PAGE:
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Is the era of political parties nearing its end? In the U.S. neither Donald Trump nor Bernie Sanders has a history in the parties they’re vying to lead. They’re recent arrivals. It doesn’t seem to matter; in fact, it might help. Their lack of party connectivity may embody the movement of history.

Take Trump. It’s not just that what he says isn’t remotely Republican or conservative; he doesn’t even try. He’s effectively “left” in opposing free trade, which has been the Republican brand since Reagan. He denounced the Republican-instigated invasion of Iraq and did so almost casually, as if it came to him in mid-debate.

Can you picture the Clintons (party creatures to their core) agonizingly trying to “triangulate” over such risky stances? It’s unthinkable that any normal party hack (i.e. all Trump’s opponents) could trash party war heroes like John McCain and get away with it. But Trump is home free because he’s not playing the party game, though the game he’s playing is happening in a party.

His positions don’t so much challenge party culture as ignore it. It’s less like he’s taken over the Republican party than rented it for an election and plastered the Trump name on it as he does on buildings he didn’t build (The Trump Power). This isn’t party politics in any familiar sense.

Sanders is similar. He hung around with Democrats, nothing more. Now he’s the only challenger to Hillary. Barack Obama, by contrast, eight years ago, arrived through the usual party initiation process. He started off in the state Democrats, got invited to donor cocktail parties and eventually joined the club.

The same transformation is happening elsewhere. In Europe, parties that didn’t exist a few years ago (Syriza in Greece, Podemos or Ciudadanos in Spain) contend or win on their first try. They don’t spend decades or centuries building a base and acquiring credibility. What’s stunning is the speed of their rise.

Parties simply aren’t what they used to be. What were they? Formidable social institutions: pillars like churches and service clubs, or bowling leagues. Local party bosses got people jobs and helped them through hard times. Individuals based their opinions on time-honoured party traditions. You were for or against, say, free trade, because your family had always been Liberal or Tory.

Now? Politics is less about party affiliation and more about entertainment. You go to a party event not to verify who you are (the way you attended church) but for diversion and fun, like a hockey game or concert.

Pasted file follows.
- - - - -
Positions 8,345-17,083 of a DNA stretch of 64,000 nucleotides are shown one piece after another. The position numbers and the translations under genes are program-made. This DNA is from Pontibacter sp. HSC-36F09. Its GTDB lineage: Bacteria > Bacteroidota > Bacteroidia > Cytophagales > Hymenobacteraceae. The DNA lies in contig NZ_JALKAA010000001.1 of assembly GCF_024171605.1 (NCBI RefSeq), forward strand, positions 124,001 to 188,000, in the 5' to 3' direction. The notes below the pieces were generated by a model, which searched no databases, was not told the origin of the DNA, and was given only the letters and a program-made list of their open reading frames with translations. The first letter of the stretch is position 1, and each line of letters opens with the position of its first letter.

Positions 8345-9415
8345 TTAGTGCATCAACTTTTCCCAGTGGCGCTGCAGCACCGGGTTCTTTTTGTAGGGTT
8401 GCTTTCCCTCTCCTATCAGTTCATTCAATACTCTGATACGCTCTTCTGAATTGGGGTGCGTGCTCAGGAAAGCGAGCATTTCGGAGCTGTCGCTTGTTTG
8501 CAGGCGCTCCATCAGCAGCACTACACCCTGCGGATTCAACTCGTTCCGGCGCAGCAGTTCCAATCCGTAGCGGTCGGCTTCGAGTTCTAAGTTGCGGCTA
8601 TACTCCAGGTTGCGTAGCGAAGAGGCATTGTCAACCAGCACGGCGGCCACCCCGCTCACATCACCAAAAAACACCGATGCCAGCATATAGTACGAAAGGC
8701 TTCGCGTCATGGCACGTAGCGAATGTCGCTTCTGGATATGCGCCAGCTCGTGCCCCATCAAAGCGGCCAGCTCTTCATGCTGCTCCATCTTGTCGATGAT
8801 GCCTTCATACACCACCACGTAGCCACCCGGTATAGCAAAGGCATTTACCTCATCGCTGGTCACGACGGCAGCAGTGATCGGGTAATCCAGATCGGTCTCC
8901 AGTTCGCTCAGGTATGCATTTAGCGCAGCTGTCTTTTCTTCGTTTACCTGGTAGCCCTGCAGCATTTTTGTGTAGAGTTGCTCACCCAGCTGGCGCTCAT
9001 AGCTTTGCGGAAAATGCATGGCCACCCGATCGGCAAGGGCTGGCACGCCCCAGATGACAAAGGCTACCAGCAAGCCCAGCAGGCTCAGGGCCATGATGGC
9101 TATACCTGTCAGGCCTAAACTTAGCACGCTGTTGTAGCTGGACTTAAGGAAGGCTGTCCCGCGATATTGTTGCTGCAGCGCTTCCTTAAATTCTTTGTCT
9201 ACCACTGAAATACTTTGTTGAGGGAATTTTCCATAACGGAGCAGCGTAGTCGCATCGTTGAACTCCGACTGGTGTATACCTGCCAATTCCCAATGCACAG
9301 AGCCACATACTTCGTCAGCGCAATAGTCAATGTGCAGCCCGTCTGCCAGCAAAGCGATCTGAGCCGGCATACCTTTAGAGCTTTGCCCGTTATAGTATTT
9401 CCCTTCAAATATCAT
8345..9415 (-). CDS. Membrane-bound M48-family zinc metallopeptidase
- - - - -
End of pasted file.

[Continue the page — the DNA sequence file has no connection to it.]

It’s disorienting. All that’s solid melts into air, as Marx deftly phrased the modern experience. It might ameliorate the vertigo to recall that parties weren’t always there. Greek democracy knew no parties. They arose in Britain in the late 1600s as part of a conflict over who’d be king: a Catholic or a Protestant. U.S. founding fathers like Jefferson deplored parties. They were disparagingly called “faction.” Institutions that seemed to be designed at the dawn of time to last forever, can vaporize and be hard to recall. But really, parties have only been around a short time historically, and are at least questionably democratic.

I confess I’ve always had a hellish time grasping the point of parties. I’ve queried people I respect who were conservative (Dalton Camp) or leftists and revolutionaries (under third-world dictatorships) and teachers (Hannah Arendt). They all provided excellent reasons for parties and passionately insisted they were necessary. So I assume it’s my problem, I’m somehow blocked. But now, if parties are on the edge of extinction, the question may be irrelevant.

One redemptive element in the Trump nexus is that he seems uninterested in building a party apparatus. That’s what makes him not quite a fascist, though he has the racism, demagoguery etc. Fascism requires its own party along with militias or brownshirts to enforce its political vision. But Trump seems largely oblivious to politics, he’s a guy with a limited attention span who mainly wants everyone else to look at him. So he’s content to inhabit the moribund corpus of the GOP. If we’re really at the end of the era of parties, then this unconcern with party building works for him along with almost everything else he touches.

For those though, who care about politics, it leaves a question: what on earth might democratic politics look like without parties?

This article was first published in The Toronto Star.

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Image: Flickr/Michael Vadon


Rick Salutin

Rick Salutin is a Canadian novelist, playwright and critic. He is a strong advocate of left wing causes and writes a regular column in the Toronto Star.